Dr. Turakhia: The kitchen-sink approach of taking every single data element — even if you’re looking at an image, can lead to these problems of overfitting. And what Brandon and Vijay are both alluding to is, you limit the labels to really high-quality labeling, and see if you can go there. And so don’t complicate your models unnecessarily.

Vijay: And don’t build models that are overly complicated for the amount of data that you have. Because if you have the case where you’re doing so much better on the training set than the test set, that’s proof that you’re overfitting, and you’re doing the ML wrong.

Brandon: Modern ML practitioners have a whole set of techniques to deal with overfitting. So, I think that problem is very solvable with well-trained practitioners. One thing you’ve alluded to, which is the interpretability aspect. So, let’s say you train on a population that’s very high in diabetes, but then you’re testing on a different population, which has a higher or lower prevalence. That is kind of interesting — so, identifying shifts in the underlying data and how you get…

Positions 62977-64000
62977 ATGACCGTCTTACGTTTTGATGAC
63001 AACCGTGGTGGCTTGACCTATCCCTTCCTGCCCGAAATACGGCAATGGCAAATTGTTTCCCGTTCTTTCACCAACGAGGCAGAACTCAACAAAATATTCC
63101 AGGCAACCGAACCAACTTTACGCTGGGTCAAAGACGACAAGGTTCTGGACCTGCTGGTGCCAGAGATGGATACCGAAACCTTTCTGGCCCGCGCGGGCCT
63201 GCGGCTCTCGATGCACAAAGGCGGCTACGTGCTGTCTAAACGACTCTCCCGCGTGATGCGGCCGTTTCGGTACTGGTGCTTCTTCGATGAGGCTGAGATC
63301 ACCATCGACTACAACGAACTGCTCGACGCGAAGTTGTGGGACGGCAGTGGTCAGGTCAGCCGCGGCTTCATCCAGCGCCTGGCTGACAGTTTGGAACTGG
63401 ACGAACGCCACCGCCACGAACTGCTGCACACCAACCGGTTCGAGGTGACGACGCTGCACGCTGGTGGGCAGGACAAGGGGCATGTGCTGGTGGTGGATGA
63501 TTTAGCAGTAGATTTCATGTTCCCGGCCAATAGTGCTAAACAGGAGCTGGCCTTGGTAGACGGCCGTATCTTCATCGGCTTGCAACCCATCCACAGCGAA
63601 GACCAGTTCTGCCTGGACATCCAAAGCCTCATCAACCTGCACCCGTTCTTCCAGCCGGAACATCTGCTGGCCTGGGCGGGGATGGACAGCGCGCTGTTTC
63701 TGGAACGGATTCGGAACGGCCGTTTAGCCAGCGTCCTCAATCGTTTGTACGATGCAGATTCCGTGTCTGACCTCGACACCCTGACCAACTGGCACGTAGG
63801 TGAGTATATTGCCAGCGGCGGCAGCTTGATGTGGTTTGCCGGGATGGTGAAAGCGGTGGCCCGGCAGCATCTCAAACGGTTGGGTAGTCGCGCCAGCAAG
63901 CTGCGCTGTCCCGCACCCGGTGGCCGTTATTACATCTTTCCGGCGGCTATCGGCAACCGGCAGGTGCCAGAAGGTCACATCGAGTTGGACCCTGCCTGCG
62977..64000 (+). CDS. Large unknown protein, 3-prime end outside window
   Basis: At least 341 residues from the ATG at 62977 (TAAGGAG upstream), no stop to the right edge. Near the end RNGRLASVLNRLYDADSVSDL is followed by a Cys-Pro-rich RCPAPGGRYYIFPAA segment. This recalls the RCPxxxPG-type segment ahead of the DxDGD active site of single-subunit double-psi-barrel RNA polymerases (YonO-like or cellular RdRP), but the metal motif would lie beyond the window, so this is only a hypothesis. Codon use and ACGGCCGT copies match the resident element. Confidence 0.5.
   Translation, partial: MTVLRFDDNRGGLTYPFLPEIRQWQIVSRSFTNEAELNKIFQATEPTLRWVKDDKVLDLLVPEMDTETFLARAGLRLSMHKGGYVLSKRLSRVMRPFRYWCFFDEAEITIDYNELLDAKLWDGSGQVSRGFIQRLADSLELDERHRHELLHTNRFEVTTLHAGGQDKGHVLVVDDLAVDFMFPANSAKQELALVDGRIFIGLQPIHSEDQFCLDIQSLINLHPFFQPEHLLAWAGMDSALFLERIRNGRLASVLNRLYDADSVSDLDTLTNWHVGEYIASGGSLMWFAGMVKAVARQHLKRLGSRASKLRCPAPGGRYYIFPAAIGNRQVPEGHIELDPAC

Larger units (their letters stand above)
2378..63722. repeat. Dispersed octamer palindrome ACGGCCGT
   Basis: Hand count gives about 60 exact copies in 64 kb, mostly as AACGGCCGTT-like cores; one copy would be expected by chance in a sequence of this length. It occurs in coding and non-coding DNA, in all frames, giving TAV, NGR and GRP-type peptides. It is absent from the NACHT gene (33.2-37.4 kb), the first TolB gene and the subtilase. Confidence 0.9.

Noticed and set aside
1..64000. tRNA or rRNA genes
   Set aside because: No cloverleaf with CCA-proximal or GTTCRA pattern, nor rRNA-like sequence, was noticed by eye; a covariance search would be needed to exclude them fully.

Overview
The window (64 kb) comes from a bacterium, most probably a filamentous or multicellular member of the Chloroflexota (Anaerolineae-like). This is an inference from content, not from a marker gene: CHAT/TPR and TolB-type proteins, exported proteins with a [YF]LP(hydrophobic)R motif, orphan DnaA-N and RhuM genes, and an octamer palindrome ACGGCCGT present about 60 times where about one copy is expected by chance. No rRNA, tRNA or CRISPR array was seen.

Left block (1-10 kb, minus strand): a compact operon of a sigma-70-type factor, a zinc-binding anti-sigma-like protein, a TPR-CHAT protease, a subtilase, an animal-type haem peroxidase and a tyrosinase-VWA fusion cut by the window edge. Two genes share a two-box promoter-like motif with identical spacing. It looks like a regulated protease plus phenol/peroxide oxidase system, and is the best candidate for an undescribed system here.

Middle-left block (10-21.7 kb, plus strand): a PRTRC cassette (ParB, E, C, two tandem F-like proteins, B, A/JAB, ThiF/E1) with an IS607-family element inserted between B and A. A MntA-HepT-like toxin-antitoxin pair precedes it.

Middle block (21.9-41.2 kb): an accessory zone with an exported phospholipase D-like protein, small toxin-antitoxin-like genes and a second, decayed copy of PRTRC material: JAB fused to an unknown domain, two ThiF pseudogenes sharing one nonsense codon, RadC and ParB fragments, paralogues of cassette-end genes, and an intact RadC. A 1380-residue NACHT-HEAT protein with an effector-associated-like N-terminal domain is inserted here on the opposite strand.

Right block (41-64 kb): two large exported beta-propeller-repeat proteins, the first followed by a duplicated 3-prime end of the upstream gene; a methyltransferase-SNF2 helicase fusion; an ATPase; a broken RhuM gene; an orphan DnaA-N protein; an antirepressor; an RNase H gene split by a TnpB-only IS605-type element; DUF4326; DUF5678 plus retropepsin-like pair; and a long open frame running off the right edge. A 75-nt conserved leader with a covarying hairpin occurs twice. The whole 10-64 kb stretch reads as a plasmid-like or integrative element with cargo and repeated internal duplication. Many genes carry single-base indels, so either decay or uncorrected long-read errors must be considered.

Hanne: What would that mean?

Brandon: So, let’s say we train on people in San Francisco, and everyone runs to work and eats quinoa all day. But then we go to a different part of the country where maybe obesity is higher, or you could be somewhere in the stroke belt where the rate of stroke is higher. It may be that the statistics you trained on don’t match the statistics that you’re now testing on. It’s fundamentally a data quality problem. If you collect data from all over the world, you can address this. But it’s something you have to be careful with.

Hanne: But it will take a while for that to happen as we start gathering the data in different ways. How does that actually even happen? How are these streams of data funneled in and examined and fed into a useful system?